# Implicit Differentiation for Hyperparameter Optimization

## 2021/02/06

Implicit differentiation is often used for hyperparameter optimization, to avoid backpropagating through an optimization process. A recent example can be found in this paper that applies the technique to learn, among other things, data augmentation that improves generalization. Define the following hyperparameter optimization problem, where $\lambda$ denotes hyperparameters and ${𝜃}^{\star }$ denotes (optimized) parameters:

 ${\lambda }^{\star }=\mathrm{arg}\underset{\lambda }{\mathrm{min}}g\left({𝜃}^{\star }\left(\lambda \right),\lambda \right)$ (1)

The optimized parameters ${𝜃}^{\star }$ are output from another optimization, which is the training process. And the training problem should depend on the hyperparameters:

 ${𝜃}^{\star }\left(\lambda \right)=\mathrm{arg}\underset{𝜃}{\mathrm{min}}f\left(𝜃,\lambda \right)$ (2)

Notice we have separate losses: for example $g$ is the validation loss, and $f$ is the training loss. Now to solve the hyperparameter optimization, assume we are doing something like gradient descent (GD) on $\lambda$ with current iterate ${\lambda }_{t}$, so with learning rate $\eta$ the update is:

 ${\lambda }_{t+1}={\lambda }_{t}-\eta \frac{\mathit{dg}}{\mathit{d\lambda }}\left({𝜃}^{\star }\left({\lambda }_{t}\right),{\lambda }_{t}\right)$

Expanding the derivative via chain rule (and dropping arguments to reduce clutter):

 $\frac{\mathit{dg}}{\mathit{d\lambda }}=\frac{\mathit{\partial g}}{\mathit{\partial 𝜃}}\frac{d{𝜃}^{\star }}{\mathit{d\lambda }}+\frac{\mathit{\partial g}}{\mathit{\partial \lambda }}$

The hard part above is computing the term $\frac{d{𝜃}^{\star }}{\mathit{d\lambda }}\left({\lambda }_{t}\right)$ which requires differentiating through the training optimization (Eq. 2) which produced ${𝜃}^{\star }$. If the training optimization is also gradient descent, then we could consider the entire GD procedure as one giant forward pass, and backpropagate through the GD updates. However, if producing ${𝜃}^{\star }$ took thousands of GD steps this backpropagation can be both slow and memory intensive. Instead, the implicit function theorem (IFT) gives us an alternative to backpropagation: since we know ${𝜃}^{\star }\left({\lambda }_{t}\right)$ is an optimum of the training problem, we have:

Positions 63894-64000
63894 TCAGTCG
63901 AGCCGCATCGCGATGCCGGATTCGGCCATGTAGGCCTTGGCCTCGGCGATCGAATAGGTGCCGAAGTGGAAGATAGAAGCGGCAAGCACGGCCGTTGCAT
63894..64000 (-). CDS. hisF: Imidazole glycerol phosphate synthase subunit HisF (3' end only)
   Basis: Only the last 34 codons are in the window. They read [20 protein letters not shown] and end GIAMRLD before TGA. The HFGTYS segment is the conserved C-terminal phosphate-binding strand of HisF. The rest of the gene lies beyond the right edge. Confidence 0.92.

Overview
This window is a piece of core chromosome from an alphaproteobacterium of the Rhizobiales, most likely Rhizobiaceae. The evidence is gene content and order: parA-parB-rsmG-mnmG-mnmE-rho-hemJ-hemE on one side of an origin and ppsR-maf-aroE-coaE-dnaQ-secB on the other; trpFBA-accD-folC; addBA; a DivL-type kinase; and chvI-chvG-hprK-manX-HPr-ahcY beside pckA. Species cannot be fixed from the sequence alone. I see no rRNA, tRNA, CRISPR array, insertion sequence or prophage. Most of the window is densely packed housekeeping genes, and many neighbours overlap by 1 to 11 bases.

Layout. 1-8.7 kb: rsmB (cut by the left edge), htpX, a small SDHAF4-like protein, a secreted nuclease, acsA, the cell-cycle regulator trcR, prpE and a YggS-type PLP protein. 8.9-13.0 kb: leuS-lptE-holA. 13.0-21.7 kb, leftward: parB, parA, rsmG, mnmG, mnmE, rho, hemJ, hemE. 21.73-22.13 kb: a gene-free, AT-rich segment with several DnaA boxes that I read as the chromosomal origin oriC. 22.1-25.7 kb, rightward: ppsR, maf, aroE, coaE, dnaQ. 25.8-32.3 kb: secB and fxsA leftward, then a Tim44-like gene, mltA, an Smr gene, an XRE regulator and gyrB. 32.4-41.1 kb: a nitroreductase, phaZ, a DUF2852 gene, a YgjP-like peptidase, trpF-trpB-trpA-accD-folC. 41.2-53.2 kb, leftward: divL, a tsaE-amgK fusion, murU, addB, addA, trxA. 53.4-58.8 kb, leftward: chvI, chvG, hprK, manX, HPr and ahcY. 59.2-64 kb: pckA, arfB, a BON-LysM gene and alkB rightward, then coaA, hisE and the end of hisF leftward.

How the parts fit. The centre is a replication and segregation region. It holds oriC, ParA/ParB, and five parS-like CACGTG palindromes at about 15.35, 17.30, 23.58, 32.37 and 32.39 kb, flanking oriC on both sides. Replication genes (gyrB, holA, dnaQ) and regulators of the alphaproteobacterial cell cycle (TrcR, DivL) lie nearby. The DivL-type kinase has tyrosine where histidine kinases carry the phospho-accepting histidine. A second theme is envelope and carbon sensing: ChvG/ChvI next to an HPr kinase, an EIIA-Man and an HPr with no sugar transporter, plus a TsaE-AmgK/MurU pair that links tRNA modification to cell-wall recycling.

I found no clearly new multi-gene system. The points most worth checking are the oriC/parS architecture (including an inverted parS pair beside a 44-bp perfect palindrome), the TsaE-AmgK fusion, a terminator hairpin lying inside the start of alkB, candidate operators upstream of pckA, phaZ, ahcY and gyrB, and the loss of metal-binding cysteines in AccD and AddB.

$\frac{\mathit{\partial f}}{\mathit{\partial 𝜃}}\left({𝜃}^{\star },{\lambda }_{t}\right)=0$

Now applying $\frac{d\cdot }{\mathit{d\lambda }}$ to the front, expanding by chain rule, and re-arranging, we have:

$\begin{array}{llll}\hfill 0& =\frac{d}{\mathit{d\lambda }}\frac{\mathit{\partial f}}{\mathit{\partial 𝜃}}\phantom{\rule{2em}{0ex}}& \hfill & \phantom{\rule{2em}{0ex}}\\ \hfill 0& =\frac{{\partial }^{2}f}{\partial {𝜃}^{2}}\frac{d{𝜃}^{\star }}{\mathit{d\lambda }}+\frac{{\partial }^{2}f}{\mathit{d\lambda d𝜃}}\phantom{\rule{2em}{0ex}}& \hfill & \phantom{\rule{2em}{0ex}}\\ \hfill \frac{d{𝜃}^{\star }}{\mathit{d\lambda }}& =-{\left[\frac{{\partial }^{2}f}{\partial {𝜃}^{2}}\right]}^{-1}\frac{{\partial }^{2}f}{\mathit{d\lambda d𝜃}}\phantom{\rule{2em}{0ex}}& \hfill & \phantom{\rule{2em}{0ex}}\end{array}$

We have assumed that the above Hessian will be invertible, and even if that’s true in practice it can be hard to compute exactly, so people often use approximations instead.

Actually, the above is the second part of IFT, so we have skipped a step. The first part of the implicit function theorem says that if there exists a point $\left({𝜃}^{\star },{\lambda }_{t}\right)$ and a smooth function $h$ satisfying $h\left({𝜃}^{\star },{\lambda }_{t}\right)=0$ and $\frac{\mathit{\partial h}}{\mathit{\partial 𝜃}}\left({𝜃}^{\star },{\lambda }_{t}\right)$ is invertible, then there exists some differentiable function $y\left(\lambda \right)$ from a neighborhood of ${\lambda }_{t}$ to a neighborhood of ${𝜃}^{\star }$ satisfying ${𝜃}^{\star }=y\left({\lambda }_{t}\right)$ and $h\left(y\left(\lambda \right),\lambda \right)=0$. I.e., around the point $\left({𝜃}^{\star },{\lambda }_{t}\right)$ we can write $𝜃$ as a function $y\left(\lambda \right)$, and we can differentiate $y\left(\lambda \right)$ implicitly as exampled above. In the calculations above we have simply used $h=\frac{\mathit{\partial f}}{\mathit{\partial 𝜃}}$ and overloaded notation to write ${𝜃}^{\star }\left(\lambda \right)$ instead of ${𝜃}^{\star }=y\left(\lambda \right)$.